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Gum Printer's bane

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by , 12-13-2010 at 03:15 PM (1367 Views)
No, it's not humidity. No, it's not finding the proper balance of pigment to gum. No, it's not the balance of pigment/gum to Ammonium Dichromate. All that stuff's easy. Relatively. The true bane is registering your negative(s), especially when trying to print a relatively darker layer over a relatively light layer. I was just working on an image where the under layer was Burnt Sienna, which in the real world translates into peachy-colored, fairly light pigment. Couple this with having a relatively high-contrast image and then choosing Sepia as a second layer over top the Burnt Sienna, and I'll be damned if I could find the under-layer image to align to. What made it even harder was the fact that I was doing a diptych - two negatives side-by-side. I tried eye-balling it, which wasn't working well, then I tried putting it on my light table, which made it worse, so I went back to eyeballing it and found my original pencil-marks I had used to guide the corners of the original print. Or at least I thought I did...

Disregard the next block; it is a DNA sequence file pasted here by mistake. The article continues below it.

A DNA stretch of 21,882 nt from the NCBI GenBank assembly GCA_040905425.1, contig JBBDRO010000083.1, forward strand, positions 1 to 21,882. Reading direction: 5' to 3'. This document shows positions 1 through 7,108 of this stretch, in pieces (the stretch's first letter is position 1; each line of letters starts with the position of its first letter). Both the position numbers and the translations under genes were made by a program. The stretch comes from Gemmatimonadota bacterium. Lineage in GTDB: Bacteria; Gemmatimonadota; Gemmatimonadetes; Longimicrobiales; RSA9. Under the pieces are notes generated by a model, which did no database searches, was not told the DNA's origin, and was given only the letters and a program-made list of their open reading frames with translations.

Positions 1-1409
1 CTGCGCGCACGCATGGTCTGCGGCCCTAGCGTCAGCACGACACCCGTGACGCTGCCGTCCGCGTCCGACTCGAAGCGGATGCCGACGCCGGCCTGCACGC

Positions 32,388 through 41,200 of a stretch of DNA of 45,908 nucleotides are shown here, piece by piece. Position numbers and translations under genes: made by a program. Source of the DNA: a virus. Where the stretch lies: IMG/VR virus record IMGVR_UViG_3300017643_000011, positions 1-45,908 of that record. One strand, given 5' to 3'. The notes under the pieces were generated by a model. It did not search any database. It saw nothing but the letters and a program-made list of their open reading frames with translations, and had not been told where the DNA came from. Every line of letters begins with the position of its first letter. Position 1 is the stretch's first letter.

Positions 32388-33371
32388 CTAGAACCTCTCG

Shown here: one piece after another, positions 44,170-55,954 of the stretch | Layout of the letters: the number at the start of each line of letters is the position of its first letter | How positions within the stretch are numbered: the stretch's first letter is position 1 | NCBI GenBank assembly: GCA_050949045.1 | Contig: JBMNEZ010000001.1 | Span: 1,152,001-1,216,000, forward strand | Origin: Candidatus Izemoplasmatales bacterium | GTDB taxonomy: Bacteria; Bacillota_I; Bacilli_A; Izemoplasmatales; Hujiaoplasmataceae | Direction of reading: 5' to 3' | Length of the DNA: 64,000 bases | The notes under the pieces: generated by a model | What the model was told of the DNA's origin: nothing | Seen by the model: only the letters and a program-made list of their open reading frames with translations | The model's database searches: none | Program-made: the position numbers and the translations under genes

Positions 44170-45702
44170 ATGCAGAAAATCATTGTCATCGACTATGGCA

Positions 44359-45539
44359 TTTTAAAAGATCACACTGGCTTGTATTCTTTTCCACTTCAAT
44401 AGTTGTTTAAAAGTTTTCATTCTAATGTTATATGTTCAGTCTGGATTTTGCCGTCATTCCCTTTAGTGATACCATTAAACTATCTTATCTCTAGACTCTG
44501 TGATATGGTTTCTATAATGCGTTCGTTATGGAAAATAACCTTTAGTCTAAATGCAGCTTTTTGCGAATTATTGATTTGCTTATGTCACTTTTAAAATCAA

Somehow, in a fit of miraculousness, I managed to get one of the two almost perfectly aligned. The other, however, ended up being at least a good several millimeters out of whack, so I have this ghost under-layer to the Sepia. In this case, thank god it was a very light, complimentary color underneath, or it would have been a glaring disaster. I think the next time I try this image, I'll mask very tightly to the negative border so it won't be so hard to find where to put the film.


  1. geneacom's Avatar
    Is it not possible to use register pins like in the lithographic business?
  2. TheFlyingCamera's Avatar
    Yes it is, but you would need to attach some kind of margin to your negative, or punch holes in it. I also don't like the idea of making holes in my paper, as I like to use the entire sheet, including the edges, as part of my image.
  3. geneacom's Avatar
    OK, I understand ...



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